Security is one of the biggest issues facing small businesses. With BYOD policies (Bring Your Own Device), many small businesses make easy targets for hacks that can literally cause havoc in their company. This is the result of having less sophisticated security that larger companies employ to protect themselves.
Many security breaches occur through email since they are a lot like postcards that travel over the internet. They are addressed to a person, but anyone can turn them over and read them. This is a major problem since emails often contain customer sensitive information.
When small businesses share information with their clients via email, they are liable for protecting that data. If a client sends their credit card information and someone intercepts that email, it can be used fraudulently. Not only does it reflect very poorly on the business, they may be liable.
Here are a few steps small business owners should take to protect their email communication:
- Do not share passwords or accounts. A lot of small businesses have a general account for communicating with customers that several people have access to. The problem is that every person can now access every message. Action to take: Increase the security of email communications by using person-specific accounts and not sharing passwords. Remember, a general account can automatically forward email to many person specific accounts if information always needs to be shared.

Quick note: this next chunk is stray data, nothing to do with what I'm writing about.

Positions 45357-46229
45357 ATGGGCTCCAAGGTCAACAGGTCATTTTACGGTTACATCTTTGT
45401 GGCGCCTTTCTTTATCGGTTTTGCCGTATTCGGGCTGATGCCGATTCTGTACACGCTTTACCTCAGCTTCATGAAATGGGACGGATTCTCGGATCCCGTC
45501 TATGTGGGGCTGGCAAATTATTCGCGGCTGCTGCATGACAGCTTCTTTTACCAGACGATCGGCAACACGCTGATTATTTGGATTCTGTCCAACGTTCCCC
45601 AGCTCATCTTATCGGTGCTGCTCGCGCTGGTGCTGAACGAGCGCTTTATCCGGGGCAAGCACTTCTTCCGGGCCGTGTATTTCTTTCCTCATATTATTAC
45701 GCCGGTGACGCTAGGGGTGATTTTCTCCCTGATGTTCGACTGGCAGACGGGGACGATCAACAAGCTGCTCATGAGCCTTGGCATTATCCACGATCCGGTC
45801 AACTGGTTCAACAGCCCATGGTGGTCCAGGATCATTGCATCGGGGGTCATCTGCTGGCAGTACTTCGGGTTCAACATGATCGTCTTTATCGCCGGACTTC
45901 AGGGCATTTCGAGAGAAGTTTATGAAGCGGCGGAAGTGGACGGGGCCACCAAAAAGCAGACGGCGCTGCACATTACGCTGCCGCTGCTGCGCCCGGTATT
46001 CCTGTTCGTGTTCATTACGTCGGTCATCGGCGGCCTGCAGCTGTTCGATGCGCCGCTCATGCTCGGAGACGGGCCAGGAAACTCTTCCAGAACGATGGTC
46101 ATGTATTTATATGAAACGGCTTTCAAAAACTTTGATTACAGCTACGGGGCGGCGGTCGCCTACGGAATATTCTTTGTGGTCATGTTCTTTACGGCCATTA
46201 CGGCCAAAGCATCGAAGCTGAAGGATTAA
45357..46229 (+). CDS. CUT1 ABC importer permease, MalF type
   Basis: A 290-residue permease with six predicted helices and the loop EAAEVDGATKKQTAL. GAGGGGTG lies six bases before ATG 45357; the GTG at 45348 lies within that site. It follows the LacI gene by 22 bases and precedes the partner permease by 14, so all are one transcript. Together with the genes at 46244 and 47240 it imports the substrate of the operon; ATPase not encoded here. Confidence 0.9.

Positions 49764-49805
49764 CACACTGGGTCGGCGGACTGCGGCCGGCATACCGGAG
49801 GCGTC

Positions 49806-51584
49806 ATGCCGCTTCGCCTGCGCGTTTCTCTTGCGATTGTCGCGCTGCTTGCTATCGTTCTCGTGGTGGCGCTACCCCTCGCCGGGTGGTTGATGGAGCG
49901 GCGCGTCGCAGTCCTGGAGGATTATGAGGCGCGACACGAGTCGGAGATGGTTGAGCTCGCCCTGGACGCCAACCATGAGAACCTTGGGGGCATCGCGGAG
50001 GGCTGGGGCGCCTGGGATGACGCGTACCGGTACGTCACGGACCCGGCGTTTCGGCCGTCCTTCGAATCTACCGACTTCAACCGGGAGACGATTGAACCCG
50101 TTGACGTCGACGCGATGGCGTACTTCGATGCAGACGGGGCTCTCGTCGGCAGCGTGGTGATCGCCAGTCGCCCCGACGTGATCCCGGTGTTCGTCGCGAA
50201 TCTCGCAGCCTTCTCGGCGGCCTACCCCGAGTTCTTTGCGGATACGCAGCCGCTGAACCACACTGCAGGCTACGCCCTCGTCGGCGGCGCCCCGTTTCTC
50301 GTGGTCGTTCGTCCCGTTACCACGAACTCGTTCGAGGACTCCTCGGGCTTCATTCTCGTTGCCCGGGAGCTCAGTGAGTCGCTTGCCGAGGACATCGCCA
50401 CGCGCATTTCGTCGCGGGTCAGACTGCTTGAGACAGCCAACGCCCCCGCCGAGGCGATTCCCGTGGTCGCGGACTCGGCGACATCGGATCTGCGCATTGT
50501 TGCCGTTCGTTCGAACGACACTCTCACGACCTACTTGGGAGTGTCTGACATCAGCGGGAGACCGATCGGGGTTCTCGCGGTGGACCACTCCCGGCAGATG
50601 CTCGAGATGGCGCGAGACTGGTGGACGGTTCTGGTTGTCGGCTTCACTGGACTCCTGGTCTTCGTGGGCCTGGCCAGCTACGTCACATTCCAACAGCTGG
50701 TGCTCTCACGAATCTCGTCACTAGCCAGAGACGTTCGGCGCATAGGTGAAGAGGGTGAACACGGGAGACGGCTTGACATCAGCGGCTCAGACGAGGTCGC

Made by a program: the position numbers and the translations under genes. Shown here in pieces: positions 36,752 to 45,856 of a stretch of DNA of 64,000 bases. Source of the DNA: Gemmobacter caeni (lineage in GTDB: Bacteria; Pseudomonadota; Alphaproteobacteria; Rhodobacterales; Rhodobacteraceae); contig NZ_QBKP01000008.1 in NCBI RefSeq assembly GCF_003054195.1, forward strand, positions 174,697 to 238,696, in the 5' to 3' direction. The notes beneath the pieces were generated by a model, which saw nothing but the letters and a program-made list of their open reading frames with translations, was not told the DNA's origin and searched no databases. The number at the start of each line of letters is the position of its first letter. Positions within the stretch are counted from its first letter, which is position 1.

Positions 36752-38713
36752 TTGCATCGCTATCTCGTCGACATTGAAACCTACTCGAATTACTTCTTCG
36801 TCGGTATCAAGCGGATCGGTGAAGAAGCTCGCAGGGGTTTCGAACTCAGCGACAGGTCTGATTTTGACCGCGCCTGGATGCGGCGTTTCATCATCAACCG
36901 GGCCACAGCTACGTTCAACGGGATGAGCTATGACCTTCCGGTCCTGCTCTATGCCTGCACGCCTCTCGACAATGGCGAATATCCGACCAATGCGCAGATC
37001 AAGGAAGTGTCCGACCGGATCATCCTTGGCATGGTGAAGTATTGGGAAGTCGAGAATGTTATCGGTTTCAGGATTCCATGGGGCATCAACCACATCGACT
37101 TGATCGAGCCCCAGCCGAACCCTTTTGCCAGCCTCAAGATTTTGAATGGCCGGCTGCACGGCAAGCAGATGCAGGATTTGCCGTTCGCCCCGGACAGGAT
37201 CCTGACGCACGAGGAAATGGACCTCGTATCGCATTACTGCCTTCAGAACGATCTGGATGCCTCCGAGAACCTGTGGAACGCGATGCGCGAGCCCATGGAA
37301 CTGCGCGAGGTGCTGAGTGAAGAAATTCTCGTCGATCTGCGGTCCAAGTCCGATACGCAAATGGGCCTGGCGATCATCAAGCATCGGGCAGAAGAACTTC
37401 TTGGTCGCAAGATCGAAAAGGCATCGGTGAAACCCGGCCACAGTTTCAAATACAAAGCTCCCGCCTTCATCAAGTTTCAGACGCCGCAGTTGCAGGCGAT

- Prevent physical access.. Leaving a computer open and unattended makes it incredibly easy for someone to walk up and read emails. Action to take: Make sure that all devices lock after not being used for 15 seconds and require a password to logon.
- Encrypt emails. Email encryption services, such as Enlocked, give an easy way to secure messages, allowing them to be sent safely over standard email. The service works right within an email environment. Action to take. Draft an email and address it to a user just like normal except next to the send standard button is a “send secure” button. The recipient receives the message normally, but must authenticate themselves before viewing.
- Use different channels. A common method for sending sensitive information, such as usernames and passwords, is send them in separate emails. Action to take: Use two separate channels; send the username via email and the password via text message. Another popular method of protection is sending password protected files. It works as a great first step, but the sender still runs into the problem of safely communicating password information.
If protecting email communications is not seen as problem in your company, you haven’t had the problem. Take the necessary steps to protect sensitive information and evaluate what works best for your small business.